COMMENTARY: Children are resilient


Trauma can come in many forms, and it’s often the children of our community that are left coping for a lifetime. Luckily what we’re finding is that resiliency in children, paired with professional counseling, can reduce the negative influence of a traumatic event.

For the past two years, a family has been dealing with the trauma of their 4-year-old girl being sexually abused by her caregiver. The experience sent ripple effects through the family, and the mother became unstable and abused drugs, while the older sister who witnessed the event had trouble processing her emotions.

With appropriate therapy, the 4-year-old has been able to learn coping strategies in order to manage her emotions around the trauma, and along with her sister, is participating in a variety of relationship and skill building groups. The daughters’ improvements have benefited the mother as well; she has been able to quit smoking, gained a driver’s permit, and hold on to a job. The stability created in the home through therapy and groups has benefited the entire family.

In another case, a young local woman, living in dilapidated conditions and without a reliable source of income, found herself in the tough situation of having too many absences to graduate high school. Demonstrating incredible resolve, she’s worked to turn her situation around. With real determination and guidance, she was able to get and retain a job, and today lives in a nice apartment. Most importantly of all, she graduated with her class and is living a happy, successful life.

We see stories like this every day at United Counseling Service, where time and again we discover the incredible resiliency of children. What we do is provide youth and their families professional services that help a child overcome the challenges in their lives to have success in their future.

The youth we work with experience a variety of adverse life situations that negatively impact their day-to-day lives. Adverse life situations can include the experience of parental divorce, poverty or abuse, just to name a few. One of the many things we do at UCS is to build resiliency through the programming we offer. The greater the risk factors, the more important the role that resiliency plays in a child’s life.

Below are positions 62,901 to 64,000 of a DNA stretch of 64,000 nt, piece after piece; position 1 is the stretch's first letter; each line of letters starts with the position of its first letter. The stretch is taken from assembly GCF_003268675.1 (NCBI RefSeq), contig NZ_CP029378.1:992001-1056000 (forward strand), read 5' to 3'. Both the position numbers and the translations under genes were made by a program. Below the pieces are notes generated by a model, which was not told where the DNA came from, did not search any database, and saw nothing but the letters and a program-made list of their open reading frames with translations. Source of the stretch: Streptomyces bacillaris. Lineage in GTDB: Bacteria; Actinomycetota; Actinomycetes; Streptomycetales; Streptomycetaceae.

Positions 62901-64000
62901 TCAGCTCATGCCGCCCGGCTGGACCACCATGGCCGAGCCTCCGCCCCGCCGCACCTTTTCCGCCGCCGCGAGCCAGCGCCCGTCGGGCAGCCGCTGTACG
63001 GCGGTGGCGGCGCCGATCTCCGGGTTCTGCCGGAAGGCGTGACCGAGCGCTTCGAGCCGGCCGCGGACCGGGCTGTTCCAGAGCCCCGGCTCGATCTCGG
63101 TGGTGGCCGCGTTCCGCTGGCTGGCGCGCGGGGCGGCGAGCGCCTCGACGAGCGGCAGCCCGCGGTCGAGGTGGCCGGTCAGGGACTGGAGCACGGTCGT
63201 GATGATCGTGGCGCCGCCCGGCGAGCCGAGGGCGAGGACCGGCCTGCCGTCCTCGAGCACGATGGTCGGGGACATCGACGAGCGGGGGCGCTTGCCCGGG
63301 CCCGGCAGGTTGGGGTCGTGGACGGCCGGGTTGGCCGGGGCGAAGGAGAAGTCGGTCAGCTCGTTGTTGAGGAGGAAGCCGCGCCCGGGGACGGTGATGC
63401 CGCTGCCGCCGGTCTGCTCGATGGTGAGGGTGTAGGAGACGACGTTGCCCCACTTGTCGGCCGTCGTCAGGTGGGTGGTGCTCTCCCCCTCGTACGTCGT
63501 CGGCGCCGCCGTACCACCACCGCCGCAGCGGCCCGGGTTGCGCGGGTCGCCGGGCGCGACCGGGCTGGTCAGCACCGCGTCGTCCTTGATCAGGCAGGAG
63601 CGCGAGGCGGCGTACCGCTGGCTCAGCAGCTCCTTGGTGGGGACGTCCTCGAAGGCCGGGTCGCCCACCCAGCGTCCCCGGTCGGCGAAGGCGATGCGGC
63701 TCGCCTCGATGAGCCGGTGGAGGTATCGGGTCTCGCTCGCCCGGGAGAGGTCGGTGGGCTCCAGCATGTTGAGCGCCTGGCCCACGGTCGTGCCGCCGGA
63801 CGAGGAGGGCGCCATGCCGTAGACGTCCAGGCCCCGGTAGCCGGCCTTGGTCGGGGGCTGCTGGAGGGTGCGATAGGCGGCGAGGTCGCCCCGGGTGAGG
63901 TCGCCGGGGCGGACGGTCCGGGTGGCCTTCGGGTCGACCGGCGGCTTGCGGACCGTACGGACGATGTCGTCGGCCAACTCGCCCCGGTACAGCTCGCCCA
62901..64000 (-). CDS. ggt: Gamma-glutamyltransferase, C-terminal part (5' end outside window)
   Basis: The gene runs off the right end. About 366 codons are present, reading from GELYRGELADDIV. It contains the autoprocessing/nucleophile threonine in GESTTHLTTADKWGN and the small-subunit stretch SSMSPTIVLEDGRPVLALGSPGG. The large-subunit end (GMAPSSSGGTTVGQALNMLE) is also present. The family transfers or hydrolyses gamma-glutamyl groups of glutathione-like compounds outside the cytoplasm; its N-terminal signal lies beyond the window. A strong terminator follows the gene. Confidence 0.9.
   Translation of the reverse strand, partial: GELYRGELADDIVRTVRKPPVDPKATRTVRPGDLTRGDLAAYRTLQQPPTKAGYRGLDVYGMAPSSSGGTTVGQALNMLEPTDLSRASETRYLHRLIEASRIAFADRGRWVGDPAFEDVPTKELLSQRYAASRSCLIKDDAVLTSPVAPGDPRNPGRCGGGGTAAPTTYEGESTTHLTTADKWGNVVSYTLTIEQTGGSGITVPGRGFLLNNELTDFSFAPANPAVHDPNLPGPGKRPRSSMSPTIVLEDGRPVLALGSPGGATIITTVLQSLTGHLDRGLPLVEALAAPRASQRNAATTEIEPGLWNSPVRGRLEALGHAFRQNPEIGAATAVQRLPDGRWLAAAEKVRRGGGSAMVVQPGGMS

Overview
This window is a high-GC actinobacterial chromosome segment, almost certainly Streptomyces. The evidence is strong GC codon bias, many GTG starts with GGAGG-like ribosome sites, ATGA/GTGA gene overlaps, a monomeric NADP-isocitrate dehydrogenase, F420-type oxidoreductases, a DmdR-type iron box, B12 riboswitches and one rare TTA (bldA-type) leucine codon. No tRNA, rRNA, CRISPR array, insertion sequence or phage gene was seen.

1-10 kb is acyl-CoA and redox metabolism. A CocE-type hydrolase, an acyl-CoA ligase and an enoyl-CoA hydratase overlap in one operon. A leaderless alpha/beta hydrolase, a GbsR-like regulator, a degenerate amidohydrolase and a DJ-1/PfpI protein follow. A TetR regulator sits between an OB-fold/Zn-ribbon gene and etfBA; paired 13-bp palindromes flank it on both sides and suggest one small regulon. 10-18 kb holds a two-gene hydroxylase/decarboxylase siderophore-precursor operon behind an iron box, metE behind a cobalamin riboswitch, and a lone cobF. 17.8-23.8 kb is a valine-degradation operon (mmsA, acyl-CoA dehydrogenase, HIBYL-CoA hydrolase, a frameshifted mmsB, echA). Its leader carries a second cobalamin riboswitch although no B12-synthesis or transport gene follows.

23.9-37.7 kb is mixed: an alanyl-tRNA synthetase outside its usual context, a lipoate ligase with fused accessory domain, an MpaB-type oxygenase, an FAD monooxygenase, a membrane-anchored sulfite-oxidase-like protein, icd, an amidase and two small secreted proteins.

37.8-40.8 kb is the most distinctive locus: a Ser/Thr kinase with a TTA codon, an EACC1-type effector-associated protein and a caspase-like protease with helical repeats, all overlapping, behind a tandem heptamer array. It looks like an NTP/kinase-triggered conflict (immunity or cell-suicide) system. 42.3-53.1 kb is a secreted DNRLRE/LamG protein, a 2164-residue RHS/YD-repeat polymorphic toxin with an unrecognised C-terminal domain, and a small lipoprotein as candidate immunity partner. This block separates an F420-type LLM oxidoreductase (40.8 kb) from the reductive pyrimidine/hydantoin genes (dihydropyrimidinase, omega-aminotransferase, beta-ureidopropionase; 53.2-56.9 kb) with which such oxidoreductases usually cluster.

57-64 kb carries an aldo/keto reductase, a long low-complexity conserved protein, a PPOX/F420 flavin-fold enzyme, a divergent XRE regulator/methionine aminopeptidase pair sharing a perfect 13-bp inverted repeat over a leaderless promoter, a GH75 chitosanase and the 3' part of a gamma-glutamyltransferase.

Resiliency is the capacity of individuals to cope well under adversity. Resilience in children can be enhanced through a number of methods; some of the ways we do this at UCS is to provide social supports and peer support through groups, camp, psychoeducation, and mentoring.

This also provides opportunities for young people to help others through mentoring programs and volunteer work.

These all help our youth feel connected to the community, peers and adult allies, to promote a positive self-image, increase communication skills, and increase self-esteem. All of these factors modify the harmful effects of negative life situations.

Through a development based asset assessment tool, youth who participated in groups were measured for individual well-being, interpersonal skills, and social/community relationships. Of the more than 70 youth measured, their assets were increased by more than 20 percent while in our care.

Success stories are the result of the professional services we provide, paired with the resiliency of the children we work for. Parents have peace of mind knowing that staff is specially trained in evidence-based practices, such as the ARC trauma model, Dialectic Behavioral Therapy, and the Transition Into Independence Process, or TIPS model, which is the only evidence-based practice working with transitional age youth with emotional and behavioral issues.

Nearly 1,000 children benefit from services designed to help them be successful. Children up to age 22 are provided with a safe environment to learn and grow, but maybe most importantly of all, be kids.

The children of Bennington County are potentially our most valuable resource; here at UCS we’re constantly amazed at how resilient they can be.

Lorna Mattern is director of youth and family services at UCS.


If you'd like to leave a comment (or a tip or a question) about this story with the editors, please email us. We also welcome letters to the editor for publication; you can do that by filling out our letters form and submitting it to the newsroom.

Powered by Creative Circle Media Solutions